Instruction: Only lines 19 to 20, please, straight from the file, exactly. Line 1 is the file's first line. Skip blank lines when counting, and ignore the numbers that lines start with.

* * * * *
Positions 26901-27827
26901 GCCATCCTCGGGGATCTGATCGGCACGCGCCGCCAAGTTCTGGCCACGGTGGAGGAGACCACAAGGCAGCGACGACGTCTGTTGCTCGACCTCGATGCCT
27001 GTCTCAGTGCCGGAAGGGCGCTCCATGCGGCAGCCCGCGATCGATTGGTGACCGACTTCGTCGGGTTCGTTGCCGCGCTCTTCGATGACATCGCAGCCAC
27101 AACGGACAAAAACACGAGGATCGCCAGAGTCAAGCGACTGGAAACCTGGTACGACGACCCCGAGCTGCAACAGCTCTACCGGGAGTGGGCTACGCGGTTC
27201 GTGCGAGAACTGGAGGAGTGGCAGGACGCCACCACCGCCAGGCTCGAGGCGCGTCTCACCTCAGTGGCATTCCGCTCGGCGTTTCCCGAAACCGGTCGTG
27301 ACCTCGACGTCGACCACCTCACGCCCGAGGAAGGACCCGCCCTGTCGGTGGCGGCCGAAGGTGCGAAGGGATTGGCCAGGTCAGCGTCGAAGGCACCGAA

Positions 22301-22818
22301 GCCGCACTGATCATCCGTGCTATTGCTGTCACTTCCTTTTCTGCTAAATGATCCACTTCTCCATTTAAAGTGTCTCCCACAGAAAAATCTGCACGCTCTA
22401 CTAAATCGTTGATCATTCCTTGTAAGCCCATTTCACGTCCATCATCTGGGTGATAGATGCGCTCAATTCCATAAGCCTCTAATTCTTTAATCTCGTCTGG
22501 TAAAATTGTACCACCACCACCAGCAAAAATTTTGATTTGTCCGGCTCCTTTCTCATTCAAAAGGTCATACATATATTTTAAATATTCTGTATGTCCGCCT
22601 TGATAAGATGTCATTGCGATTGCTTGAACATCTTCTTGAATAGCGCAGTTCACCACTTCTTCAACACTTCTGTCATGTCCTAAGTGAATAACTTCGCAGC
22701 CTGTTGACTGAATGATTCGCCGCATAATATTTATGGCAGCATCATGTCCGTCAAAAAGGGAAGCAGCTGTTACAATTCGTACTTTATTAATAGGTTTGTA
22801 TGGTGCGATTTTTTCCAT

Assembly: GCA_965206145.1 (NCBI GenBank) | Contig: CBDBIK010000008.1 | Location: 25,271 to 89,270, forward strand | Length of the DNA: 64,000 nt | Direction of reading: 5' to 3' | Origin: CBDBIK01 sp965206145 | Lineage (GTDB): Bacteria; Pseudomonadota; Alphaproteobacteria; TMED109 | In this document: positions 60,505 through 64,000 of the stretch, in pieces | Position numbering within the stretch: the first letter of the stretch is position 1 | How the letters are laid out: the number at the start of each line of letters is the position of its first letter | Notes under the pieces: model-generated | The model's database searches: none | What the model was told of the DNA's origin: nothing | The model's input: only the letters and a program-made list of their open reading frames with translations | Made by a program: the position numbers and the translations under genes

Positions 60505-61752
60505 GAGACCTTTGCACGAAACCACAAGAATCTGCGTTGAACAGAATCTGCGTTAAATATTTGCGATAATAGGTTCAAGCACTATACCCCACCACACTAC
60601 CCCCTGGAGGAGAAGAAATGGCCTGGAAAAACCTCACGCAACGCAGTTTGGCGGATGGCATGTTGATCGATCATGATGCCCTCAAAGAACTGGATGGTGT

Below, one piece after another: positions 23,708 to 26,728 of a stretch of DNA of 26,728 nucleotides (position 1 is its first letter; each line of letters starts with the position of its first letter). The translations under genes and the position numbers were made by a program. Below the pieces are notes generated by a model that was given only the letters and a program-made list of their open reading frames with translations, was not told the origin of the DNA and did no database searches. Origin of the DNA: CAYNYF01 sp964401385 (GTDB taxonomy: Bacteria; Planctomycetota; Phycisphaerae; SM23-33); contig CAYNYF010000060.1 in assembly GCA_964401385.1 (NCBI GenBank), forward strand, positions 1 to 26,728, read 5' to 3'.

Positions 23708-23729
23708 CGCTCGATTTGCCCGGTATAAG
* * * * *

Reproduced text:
Positions 23708-23729
23708 CGCTCGATTTGCCCGGTATAAG